A Yerevan court has frozen the assets of an Armenian journalist and their newspaper after the paper accused Yerevan’s Deputy Mayor, Tigran Avinyan, of illicit enrichment.
Davit Sargsyan, a journalist for 168 Zham, an opposition newspaper, produced a video report claiming that Avinyan and his family had become richer since Prime Minister Nikol Pashinyan assumed office following the 2018 revolution.
Avinyan, a close ally of Pashinyan’s and the ruling Civil Contract party’s candidate in the upcoming mayoral elections in Yerevan this autumn, filed a lawsuit against 168 Zham seeking ‘substantial compensation’. He argued their ‘defamatory’ report harmed his reputation.
The court granted Avinyan’s request to freeze the assets of both the newspaper and the journalist — worth ֏18 million ($47,000) and ֏9 million ($23,000) respectively — until a verdict is reached in the case.
Avinyan defended his legal action, stating that media outlets should consider the consequences of ‘lies and defamation’.
‘I am neither an enemy of the media, nor do I have a desire to enter into legal proceedings with any media, but unfortunately, while obvious and open lies and defamation are being written about me or another official, these processes are simply inevitable’, the deputy mayor told journalists last week.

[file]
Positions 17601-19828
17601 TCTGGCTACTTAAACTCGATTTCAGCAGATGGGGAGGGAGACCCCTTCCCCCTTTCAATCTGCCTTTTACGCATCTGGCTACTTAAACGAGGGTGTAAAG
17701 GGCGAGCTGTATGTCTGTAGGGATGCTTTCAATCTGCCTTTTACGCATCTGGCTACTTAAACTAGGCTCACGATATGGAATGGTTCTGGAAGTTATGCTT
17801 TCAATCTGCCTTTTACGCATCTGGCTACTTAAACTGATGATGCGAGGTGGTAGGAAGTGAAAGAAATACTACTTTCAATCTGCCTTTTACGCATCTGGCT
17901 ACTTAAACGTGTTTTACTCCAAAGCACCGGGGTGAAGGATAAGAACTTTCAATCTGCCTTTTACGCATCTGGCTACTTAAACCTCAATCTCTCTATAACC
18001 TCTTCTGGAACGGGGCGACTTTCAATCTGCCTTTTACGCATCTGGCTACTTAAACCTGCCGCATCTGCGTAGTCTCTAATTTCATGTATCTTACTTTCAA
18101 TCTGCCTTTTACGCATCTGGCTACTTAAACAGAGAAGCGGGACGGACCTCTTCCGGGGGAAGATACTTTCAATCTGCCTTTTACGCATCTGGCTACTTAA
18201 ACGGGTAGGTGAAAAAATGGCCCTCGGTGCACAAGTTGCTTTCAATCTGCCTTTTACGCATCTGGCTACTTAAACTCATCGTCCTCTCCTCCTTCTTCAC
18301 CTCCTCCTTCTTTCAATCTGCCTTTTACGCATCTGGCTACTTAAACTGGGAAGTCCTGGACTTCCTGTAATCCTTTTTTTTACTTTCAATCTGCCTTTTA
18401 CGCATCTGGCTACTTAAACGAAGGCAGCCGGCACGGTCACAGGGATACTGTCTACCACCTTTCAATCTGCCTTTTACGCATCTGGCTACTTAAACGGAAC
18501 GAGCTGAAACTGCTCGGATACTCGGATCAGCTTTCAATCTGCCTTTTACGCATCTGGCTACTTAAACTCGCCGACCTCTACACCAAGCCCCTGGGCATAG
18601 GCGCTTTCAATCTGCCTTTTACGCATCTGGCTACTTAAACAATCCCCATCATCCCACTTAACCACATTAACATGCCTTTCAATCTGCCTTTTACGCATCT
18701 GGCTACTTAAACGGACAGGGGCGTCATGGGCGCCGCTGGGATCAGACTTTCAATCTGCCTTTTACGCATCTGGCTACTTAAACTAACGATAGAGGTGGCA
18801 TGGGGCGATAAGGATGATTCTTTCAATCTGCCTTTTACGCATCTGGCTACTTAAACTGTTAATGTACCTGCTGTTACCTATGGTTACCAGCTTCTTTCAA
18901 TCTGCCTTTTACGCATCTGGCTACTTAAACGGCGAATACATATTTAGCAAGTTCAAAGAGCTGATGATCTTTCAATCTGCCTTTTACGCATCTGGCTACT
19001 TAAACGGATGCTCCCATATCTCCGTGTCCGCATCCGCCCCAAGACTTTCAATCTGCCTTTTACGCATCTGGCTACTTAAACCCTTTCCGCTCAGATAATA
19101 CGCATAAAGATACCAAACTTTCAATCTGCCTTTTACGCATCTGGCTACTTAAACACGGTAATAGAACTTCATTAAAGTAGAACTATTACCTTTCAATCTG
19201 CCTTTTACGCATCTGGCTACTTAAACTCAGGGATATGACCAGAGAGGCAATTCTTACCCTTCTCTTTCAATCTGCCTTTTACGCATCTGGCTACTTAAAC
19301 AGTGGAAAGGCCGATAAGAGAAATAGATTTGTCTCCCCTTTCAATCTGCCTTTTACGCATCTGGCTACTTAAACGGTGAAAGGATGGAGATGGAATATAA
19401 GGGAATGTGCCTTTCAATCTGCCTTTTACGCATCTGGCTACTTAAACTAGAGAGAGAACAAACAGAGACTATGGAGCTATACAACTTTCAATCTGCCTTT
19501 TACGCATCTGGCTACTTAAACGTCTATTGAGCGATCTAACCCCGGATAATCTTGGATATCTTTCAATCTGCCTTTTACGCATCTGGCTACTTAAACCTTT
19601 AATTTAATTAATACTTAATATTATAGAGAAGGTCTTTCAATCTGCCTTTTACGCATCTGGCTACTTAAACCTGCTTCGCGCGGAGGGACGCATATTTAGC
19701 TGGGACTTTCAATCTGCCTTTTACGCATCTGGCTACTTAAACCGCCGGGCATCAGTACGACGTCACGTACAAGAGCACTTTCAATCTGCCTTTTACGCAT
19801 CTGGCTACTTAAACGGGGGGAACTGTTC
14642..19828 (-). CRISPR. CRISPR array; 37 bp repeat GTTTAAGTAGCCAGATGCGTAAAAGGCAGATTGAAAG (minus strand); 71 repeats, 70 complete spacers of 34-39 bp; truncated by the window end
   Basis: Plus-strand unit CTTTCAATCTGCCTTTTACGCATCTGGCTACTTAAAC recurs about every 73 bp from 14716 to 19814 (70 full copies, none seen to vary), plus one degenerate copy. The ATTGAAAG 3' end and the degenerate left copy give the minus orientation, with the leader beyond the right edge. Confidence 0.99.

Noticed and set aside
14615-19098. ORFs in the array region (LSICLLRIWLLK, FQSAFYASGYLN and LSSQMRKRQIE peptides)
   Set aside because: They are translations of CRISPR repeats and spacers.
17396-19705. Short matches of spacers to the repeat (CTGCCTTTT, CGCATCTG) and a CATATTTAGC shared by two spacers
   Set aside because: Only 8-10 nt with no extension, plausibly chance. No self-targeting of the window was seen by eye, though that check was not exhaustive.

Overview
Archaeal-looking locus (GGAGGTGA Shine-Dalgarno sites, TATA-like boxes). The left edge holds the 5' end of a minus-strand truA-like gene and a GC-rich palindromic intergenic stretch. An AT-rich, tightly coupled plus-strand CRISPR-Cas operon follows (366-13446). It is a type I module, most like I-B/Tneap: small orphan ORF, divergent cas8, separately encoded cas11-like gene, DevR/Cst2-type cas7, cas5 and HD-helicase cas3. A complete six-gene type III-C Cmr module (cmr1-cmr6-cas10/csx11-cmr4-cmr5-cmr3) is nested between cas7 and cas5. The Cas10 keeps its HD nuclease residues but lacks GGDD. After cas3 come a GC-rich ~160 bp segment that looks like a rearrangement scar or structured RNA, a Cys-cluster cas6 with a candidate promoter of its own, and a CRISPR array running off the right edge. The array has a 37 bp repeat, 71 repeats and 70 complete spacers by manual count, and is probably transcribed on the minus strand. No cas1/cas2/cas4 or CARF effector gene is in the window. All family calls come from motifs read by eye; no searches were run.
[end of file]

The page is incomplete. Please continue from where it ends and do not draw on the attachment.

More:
On Thusday, Sargsyan accused Avinyan of ‘causing [him] financial problems to silence him’.
He called the court’s decision ‘unprecedented’ as it decided to not only target 168 Zham but him as well.
‘My outlet and I will use all legal means to lift the asset freeze on our accounts and my apartment, and continue to expose the prime minister’s true face with a greater momentum.’
Media freedom advocates have criticised the lawsuit, noting that Armenian media outlets and journalists have not previously faced such hefty fines. Shushan Doydoyan, from the Freedom of Information Centre in Yerevan, told RFE/RL the legal action was an attempt to suppress and punish the media.
Businessman Tigran Avinyan debuted in Armenian politics as Deputy Prime Minister after Pashinyan came to power.
He left his post after refusing to run in the 2021 parliamentary elections in protest against Civil Contract’s inclusion of businesspeople in their list of candidates.
Despite falling out with the ruling party, Avinyan remained in Pashinyan’s team as Chair of the Board of the Armenian National Interest Fund and was appointed Deputy Mayor of Yerevan in September last year.
Avinyan has previously been the subject of investigative reports over alleged conflicts of interest related to his involvement in several business projects and land purchases.
Avinyan, who helped develop legislation that allows the cultivation of industrial hemp, was accused of having ties to the then budding industry in July 2022. In September of that year, reports indicated that his mother, Hasmik Khlghatyan, had purchased a plot of land in Armavir.